A two layer, 3 egg sponge cake, Serves 12
3 eggs, weighed. Approx 165g.
165g self raising flour
165g caster sugar
165g butter or Trex
½tsp baking powder
½tsp vanilla essence
pinch of salt
drop of milk or soya milk
 

Line two 19cm sandwich tins. The method is literally to put all the ingredients, apart from the milk, in your food mixer and turn it on. Add a drop or two of milk to give it a nice smooth texture and continue mixing it until light and smooth. Bake at 180°C for 25-30 minutes until risen, golden brown and just coming away from the edges. SONY DSC

Dairy Free Frosting

I have to give credit to The Vanilla Duck for solving my dairy free frosting woes. The trouble with a dairy free spread, like Pure, is that it can easily split due to the high levels of water in it. The solution? Trex. The miracle ingredient in dairy free frosting. It’s just vegetable fat, and I’m sure you could use other brands, but I’m sticking to what works. I use half Trex and half spread, and you honestly wouldn’t know it wasn’t butter. Because frosting is so sweet, it’s not really about the buttery taste. I recently found “buttery caramel” flavouring from Lakeland’s. A couple of drops of this and it enhances the buttery flavour, more than a couple of drops and you have caramel frosting… You can add other flavours like lemon or chocolate as well.

Dairy Free Vanilla Bean Frosting, makes enough to cover a two layer cake.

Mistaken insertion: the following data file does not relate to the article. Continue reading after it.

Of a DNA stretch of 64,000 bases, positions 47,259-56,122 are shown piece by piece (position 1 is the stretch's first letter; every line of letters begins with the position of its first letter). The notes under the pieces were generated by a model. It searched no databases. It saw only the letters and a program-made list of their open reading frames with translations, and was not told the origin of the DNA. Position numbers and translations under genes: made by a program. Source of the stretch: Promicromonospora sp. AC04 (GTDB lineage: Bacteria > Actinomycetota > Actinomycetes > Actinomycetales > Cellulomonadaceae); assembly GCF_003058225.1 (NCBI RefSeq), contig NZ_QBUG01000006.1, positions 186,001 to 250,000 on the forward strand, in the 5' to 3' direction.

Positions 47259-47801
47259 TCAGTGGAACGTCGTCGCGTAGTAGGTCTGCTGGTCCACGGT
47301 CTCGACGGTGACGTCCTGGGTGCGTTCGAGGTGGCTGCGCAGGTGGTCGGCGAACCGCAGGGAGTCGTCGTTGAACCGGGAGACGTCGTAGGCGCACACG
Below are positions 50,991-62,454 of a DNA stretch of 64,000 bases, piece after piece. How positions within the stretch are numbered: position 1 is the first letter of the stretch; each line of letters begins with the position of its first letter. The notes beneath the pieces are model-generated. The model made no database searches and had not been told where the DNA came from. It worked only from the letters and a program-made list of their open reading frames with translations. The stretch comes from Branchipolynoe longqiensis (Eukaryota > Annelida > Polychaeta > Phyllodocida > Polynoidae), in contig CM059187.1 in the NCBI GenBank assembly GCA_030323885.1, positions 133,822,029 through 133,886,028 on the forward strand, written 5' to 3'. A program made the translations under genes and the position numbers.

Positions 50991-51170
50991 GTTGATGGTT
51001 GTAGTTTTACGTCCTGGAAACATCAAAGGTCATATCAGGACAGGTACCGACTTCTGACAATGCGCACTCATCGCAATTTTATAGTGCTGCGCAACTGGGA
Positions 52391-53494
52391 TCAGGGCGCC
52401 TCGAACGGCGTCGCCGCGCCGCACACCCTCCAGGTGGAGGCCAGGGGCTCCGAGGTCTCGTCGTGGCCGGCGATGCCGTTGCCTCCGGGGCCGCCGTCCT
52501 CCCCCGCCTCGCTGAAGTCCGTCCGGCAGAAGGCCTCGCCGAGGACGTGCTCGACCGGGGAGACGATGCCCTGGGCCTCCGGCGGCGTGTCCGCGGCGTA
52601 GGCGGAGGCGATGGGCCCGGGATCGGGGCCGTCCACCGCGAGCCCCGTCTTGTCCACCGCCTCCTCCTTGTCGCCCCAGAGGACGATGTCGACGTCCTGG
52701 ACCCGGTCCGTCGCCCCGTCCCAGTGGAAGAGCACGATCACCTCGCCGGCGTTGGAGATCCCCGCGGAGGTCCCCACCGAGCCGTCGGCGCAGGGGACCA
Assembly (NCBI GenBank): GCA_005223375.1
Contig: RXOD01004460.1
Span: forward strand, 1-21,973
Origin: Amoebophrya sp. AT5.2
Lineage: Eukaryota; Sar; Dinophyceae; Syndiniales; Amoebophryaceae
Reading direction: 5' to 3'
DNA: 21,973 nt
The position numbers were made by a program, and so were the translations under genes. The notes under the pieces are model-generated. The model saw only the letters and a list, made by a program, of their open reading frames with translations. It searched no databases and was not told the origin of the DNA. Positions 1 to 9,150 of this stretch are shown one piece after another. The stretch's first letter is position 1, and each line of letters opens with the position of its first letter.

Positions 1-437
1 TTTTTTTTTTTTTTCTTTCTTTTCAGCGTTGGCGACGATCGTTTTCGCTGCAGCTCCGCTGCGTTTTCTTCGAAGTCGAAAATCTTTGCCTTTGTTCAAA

500g icing sugar
225g butter or Trex
50ml milk or milk alternative, eg almond milk or oat milk
1tsp vanilla bean paste
buttery flavouring (optional)
 
Beat together the butter and half the icing sugar, gradually add the rest of the icing sugar and beat until the mix comes together. Mix together the milk and the vanilla paste, and gradually dribble into the mixture. Add drops of flavouring. Beat until light and fluffy, about five minutes. If the frosting is too stiff, add a little more milk. 
 
Vanilla Bean Frosting
 
Happy Dairy Free Baking!
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2 thoughts on “My definitive guide to dairy free baking and dairy free frosting

  1. Hummingbird Vanilla Cupcakes, makes 12
    120g plain flour
    140g caster sugar
    1 ½ tsp baking powder
    40g butter, or vegetable fat such as Trex
    120ml whole milk
    1 eggs
    ½ tsp vanilla extract
    pinch of salt

    you said this recipes was DAIRY FREE, yes you said change the butter to goats butter and other things but you forgot to change the WHOLE MILK, what can i use instead please??

    • You can use any dairy free milk alternative, such as soya milk, almond milk, rice milk, or lactofree milk. If you are OK with lactofree products (they have no lactose but are still made with milk) this is probably the alternative that will give you the most similar result. If you have time, you can try different products and see which one you like best, everyone’s different! Good luck!